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Discussion Starter · #1 ·
To the pagans out there, and anyone else interested:

Happy Ostara!

Merry Solstice!

Happy Spingtime!

Merry Full Moon!

Bright blessings to all of you.
 

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Dangit, why couldn't it be the fall equinox instead of the spring? It's already too darned hot here!

Actually, it was just the fall equinox for those on the southern hemisphere.. Maybe I just need to switch hemispheres every equinox
 

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Discussion Starter · #5 ·
Don't you dare stop the spring from a comin'! It's still freezin' up here!!

It's getting better, but I expect at least 1 more snow storm before real spring starts.
 

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Well, this might sound dumb but here goes:

Does anyone use an on-line calendar they could recommend? One that includes events like the first day of Spring?

One reason I ask is that almost none of my computer calendars show the first day of Spring or other such info, and many of my printed calendars do not show that info either. It seems to be a different date every year.

Another peculiarity was that the Great American Meatout was the on March 20, supposedly the first day of Spring. But March 21 was the first day of spring. So, is there some confusion about

when the first day of Spring really is?
 

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The first day of spring is when the equinox is - generally, when the length of day & night are equal.. this is technically calculated when the sun hits the half way point in respect to the earth's 23 degree tilt relative to the plane of its orbit. Umm, I'm not sure if that made all that much sense..

Maybe this is more understandable:

http://scienceworld.wolfram.com/astronomy/Equinox.html

Most every calendar I've seen marks equinoxes and solstices, I dunno about online calendars though...
 

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Quote:
Originally posted by ObsidianZebra

The first day of spring is when the equinox is ...

Maybe this is more understandable:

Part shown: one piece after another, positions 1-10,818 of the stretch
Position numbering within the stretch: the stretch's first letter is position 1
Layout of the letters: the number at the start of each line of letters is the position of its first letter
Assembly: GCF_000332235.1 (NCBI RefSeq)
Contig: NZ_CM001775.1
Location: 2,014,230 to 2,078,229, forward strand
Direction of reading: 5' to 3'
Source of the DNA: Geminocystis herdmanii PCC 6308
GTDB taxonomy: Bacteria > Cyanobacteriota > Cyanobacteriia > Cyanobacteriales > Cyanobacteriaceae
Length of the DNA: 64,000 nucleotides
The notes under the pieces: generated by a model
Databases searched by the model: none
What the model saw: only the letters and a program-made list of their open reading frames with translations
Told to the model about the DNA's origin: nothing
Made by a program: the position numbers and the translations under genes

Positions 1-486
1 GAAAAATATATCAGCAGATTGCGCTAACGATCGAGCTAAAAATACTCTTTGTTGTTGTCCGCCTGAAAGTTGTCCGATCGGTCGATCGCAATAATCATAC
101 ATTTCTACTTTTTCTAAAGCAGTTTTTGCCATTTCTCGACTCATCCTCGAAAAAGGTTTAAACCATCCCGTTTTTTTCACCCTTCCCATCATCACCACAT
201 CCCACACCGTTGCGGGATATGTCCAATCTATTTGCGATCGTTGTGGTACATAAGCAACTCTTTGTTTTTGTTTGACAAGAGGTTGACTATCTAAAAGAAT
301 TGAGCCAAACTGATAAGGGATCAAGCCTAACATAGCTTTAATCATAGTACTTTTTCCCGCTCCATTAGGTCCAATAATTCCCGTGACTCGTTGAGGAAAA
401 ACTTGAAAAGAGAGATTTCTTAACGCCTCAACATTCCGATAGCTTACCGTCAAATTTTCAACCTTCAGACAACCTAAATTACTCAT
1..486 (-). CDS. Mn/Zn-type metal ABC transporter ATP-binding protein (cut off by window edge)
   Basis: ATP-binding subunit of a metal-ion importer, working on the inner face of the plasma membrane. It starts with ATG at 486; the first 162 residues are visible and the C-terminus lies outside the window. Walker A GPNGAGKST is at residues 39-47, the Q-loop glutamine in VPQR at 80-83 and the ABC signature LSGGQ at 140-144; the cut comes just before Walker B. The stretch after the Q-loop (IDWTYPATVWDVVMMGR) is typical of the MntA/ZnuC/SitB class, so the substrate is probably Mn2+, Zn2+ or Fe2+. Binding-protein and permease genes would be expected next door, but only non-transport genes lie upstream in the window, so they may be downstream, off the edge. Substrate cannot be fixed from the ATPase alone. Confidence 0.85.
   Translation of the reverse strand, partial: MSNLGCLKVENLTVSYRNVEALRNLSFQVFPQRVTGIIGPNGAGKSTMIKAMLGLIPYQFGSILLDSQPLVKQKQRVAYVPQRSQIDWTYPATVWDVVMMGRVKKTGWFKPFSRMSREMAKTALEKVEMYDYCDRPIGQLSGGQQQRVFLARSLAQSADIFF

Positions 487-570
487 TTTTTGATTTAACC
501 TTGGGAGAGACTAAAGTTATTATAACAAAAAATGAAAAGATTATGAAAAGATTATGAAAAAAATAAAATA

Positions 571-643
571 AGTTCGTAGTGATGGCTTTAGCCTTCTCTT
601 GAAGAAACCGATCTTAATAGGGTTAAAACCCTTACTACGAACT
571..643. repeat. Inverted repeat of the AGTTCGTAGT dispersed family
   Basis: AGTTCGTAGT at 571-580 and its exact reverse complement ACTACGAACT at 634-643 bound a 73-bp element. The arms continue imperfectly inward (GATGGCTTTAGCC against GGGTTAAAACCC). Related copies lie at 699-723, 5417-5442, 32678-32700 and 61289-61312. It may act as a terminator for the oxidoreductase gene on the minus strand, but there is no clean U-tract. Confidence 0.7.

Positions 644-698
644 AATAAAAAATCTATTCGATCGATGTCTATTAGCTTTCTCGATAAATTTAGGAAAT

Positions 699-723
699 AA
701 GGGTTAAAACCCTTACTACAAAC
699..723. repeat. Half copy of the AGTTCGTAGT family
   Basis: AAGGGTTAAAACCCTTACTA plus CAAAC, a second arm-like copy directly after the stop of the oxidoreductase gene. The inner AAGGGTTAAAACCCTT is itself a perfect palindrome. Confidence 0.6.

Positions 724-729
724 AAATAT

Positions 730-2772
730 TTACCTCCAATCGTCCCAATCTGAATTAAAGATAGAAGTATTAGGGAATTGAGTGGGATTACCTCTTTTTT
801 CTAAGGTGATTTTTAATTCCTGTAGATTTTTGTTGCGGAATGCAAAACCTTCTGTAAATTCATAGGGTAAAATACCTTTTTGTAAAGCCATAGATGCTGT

http://scienceworld.wolfram.com/astronomy/Equinox.html

Most every calendar I've seen marks equinoxes and solstices, I dunno about online calendars though...
I have a calendar in Lotus Organizer, in MS Outlook, in a calendar program called Almanac, etc., and none of these indicate the first day of Spring. I have a printed "Page a Day" calendar that also fails to mention it. My "At-a-Glance" printed calendar does mention it, placing it on the 21st. So does an old DOS program called "Today," which mostly gives dates in history. This also says March 21.

When I looked at your article, and followed the link to "Vernal Equinox," it said this occured at 00:52 "Universal Time," meaning Greenwich Mean Time. But the East Coast is GMT minus 5 hours,

so it would seem that Spring in the US really began on March 20th rather than the 21st. The Meatout people were right, or at least had a point.

I never realized that there was room for disagreement about this.
 

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Discussion Starter · #9 ·
It depends on the year. I don't know exactly how it's calculated, but yes, you are right- this year technically it was the 20th, but I didn't get around to posting it until I woke up the next morning.


As for online calendars- I have no idea! I'm sorry.
 

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Spring has sprung here since February 1st...St. Bridget's Day (Lá Féile BrÃ*d). Originally a pagan goddess who's festival was celebrated around this time, the Church appropriated the feast day when Ireland was Christianised.
 

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Yay for the coming of Spring! Spring means warm, Spring means flowers and green, growing things, and SPRING MEANS MY BIRTHDAY!!! Less than two months away, I turn 20!
 

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As far as I'm concerned, the Spring Equinox should be celebrated instead of New Year's Eve/Day on Dec 31/Jan 1. That's when the growing cycle begins anew, and I find that worth celebrating.

Don't fear, I still like shoveling snow. But keep the snow in the winter.
 

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Quote:
Originally posted by Joe

I have a calendar in Lotus Organizer, in MS Outlook, in a calendar program called Almanac, etc., and none of these indicate the first day of Spring. I have a printed "Page a Day" calendar that also fails to mention it. My "At-a-Glance" printed calendar does mention it, placing it on the 21st. So does an old DOS program called "Today," which mostly gives dates in history. This also says March 21.

When I looked at your article, and followed the link to "Vernal Equinox," it said this occured at 00:52 "Universal Time," meaning Greenwich Mean Time. But the East Coast is GMT minus 5 hours,

so it would seem that Spring in the US really began on March 20th rather than the 21st. The Meatout people were right, or at least had a point.

I never realized that there was room for disagreement about this.
Just came across an article on About.com (http://europeanhistory.about.com/lib.../aa041301a.htm) on Pope Gregory's reform of the Julian calendar. It seems that when they restored the spring equinox to the 21st March (a date set originally by the Council of Nicene) it was probably a compromise by Gregory and the astronomers. From what I understand about the Gregorian system it seems the equinox can occur anytime between the 19th and the 22nd of March.
 
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